The law of unintended consequences (presumably at least those of the Republican Senators), however, prevailed and now many sportsmen and women view the administration’s move [to cut off funding to schools with hunting and archery programs] as a backdoor attack on the nation’s hunting and recreational shooting traditions and heritage.
Worse, many psychological health experts are warning that removing such programs that encourage outdoor activities will add to the nation’s mental health epidemic. In a recent Pew study, 70 percent of teens say anxiety and depression are major problems. A 2021 CDC report concluded that nearly one in three high school aged students reported having seriously considered suicide.
A recent medical report credits extracurricular activities for helping instill a sense of belonging, improved social development, opportunities to develop leadership skills, cooperation, and peer interaction—key antidotes to widespread feelings of anxiety and depression among our youth. The report went on to add, “Extracurricular activities focused on kids during the time of transition from middle childhood to early adolescence created higher levels of peer belonging, a sense then carried into adolescence.” …
Defunding efforts—like hunter education and the National Archery in the Schools Program—that promote getting kids outdoors where lasting friendships and bonds form and where confidence and self-esteem is bolstered is antithetical to the administration’s own stated goals of addressing America’s psychological woes. In a White House statement issued last May, the Administration proclaimed, “President Biden has made tackling the mental health crisis a top priority.”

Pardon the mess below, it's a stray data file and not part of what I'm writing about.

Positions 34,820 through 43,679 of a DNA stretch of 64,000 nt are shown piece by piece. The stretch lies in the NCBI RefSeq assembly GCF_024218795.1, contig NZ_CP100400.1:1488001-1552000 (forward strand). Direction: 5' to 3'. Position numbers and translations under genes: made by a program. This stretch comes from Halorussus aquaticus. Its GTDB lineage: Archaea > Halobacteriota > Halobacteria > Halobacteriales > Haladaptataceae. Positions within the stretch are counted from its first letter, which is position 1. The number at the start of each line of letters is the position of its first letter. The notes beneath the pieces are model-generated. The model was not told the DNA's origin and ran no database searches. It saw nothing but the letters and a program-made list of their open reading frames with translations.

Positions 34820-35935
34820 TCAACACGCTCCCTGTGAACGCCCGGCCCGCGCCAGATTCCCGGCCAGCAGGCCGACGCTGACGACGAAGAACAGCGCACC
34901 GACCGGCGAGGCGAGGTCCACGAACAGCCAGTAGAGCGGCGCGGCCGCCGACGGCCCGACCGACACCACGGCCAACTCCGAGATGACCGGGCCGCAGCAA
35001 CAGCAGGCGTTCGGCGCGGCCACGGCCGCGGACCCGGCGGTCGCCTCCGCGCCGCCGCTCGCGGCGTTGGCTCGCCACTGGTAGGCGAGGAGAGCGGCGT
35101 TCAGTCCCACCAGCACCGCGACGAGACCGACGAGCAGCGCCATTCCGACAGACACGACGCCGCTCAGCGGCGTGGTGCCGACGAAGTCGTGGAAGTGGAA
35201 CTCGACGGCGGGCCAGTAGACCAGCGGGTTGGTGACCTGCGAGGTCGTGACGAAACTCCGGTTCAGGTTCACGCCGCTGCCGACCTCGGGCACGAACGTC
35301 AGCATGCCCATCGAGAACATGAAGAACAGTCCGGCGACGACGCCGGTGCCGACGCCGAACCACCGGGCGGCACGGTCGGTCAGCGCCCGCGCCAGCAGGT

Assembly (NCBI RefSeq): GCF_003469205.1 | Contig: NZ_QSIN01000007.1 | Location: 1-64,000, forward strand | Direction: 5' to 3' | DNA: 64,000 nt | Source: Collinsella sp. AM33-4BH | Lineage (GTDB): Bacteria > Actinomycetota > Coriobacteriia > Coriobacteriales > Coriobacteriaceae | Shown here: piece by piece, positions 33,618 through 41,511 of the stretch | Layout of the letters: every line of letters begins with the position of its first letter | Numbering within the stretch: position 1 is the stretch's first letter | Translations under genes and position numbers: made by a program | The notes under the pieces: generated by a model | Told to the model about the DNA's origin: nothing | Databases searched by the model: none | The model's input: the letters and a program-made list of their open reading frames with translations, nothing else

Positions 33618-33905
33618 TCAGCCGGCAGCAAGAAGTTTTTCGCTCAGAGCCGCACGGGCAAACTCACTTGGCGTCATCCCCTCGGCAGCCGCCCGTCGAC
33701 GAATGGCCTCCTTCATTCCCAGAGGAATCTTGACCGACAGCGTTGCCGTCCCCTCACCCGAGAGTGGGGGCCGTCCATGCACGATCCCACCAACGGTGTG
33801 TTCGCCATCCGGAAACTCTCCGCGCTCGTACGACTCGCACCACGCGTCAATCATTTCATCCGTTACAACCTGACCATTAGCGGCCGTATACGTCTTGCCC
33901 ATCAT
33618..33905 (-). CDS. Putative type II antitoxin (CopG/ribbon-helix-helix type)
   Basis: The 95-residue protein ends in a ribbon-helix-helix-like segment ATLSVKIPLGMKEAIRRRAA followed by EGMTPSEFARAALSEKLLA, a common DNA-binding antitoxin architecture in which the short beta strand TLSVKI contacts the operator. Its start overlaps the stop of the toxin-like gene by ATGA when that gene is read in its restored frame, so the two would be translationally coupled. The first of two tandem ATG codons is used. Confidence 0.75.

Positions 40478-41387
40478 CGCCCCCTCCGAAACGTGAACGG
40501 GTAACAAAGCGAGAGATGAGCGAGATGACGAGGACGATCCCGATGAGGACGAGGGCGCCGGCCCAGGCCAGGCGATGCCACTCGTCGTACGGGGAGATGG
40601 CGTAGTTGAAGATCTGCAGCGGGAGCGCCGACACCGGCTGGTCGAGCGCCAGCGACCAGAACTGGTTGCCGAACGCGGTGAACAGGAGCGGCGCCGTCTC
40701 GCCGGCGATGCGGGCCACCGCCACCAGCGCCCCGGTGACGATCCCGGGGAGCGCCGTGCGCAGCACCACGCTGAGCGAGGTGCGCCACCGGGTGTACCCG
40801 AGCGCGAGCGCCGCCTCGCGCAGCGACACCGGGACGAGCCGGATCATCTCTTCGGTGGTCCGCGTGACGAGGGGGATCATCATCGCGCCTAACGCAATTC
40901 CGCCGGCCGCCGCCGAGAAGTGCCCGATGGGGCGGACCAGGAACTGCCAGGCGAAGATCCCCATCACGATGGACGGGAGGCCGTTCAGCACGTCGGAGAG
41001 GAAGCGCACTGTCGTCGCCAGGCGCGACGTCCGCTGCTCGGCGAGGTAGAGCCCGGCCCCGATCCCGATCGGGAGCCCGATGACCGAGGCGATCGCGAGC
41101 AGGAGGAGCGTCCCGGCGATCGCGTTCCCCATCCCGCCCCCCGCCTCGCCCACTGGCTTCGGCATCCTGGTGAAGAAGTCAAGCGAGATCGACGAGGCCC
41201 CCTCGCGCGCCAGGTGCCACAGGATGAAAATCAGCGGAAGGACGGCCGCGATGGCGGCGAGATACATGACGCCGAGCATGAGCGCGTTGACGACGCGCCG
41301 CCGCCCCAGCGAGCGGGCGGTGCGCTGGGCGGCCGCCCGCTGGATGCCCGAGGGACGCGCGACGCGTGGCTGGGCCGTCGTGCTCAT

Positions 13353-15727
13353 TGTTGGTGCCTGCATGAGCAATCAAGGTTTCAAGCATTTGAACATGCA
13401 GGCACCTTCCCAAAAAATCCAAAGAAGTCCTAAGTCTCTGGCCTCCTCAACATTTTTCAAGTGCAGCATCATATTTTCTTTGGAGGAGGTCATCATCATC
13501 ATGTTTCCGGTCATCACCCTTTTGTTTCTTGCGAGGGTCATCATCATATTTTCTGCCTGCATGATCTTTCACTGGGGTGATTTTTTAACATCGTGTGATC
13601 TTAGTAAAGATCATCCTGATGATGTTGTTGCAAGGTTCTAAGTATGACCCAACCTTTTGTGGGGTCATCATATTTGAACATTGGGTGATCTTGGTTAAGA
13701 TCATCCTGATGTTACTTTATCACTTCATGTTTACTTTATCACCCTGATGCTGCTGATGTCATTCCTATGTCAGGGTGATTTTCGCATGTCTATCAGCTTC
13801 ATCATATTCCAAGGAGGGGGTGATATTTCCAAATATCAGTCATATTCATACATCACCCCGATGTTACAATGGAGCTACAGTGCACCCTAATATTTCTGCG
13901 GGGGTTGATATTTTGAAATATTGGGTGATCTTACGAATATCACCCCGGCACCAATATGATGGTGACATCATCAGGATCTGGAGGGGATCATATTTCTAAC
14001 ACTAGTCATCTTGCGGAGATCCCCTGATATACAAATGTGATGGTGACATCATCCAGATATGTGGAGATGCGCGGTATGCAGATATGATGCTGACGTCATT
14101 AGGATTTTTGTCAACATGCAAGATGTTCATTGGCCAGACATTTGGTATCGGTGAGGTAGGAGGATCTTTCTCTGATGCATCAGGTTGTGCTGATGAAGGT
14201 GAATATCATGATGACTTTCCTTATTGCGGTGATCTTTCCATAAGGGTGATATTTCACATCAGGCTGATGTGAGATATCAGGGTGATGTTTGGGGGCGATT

Surveys of students who partake in the National Archery in the Schools Program reveal that 40 percent of them report being more engaged in the classroom because of the program and 91 percent said they would pursue other outdoor activities. Nearly 15,000 students participate in the program with some 1,300 tournaments held annually.
In addition, high school competitive shooting programs have grown dramatically in popularity over the last several years. According to a recent Time feature, “In 2015, 9,245 students, in 317 schools across three states, participated in the USA High School Clay Target League. Since then, participation has spiked 137 percent: in 2018, 21,917 students, from 804 teams in 20 states competed.”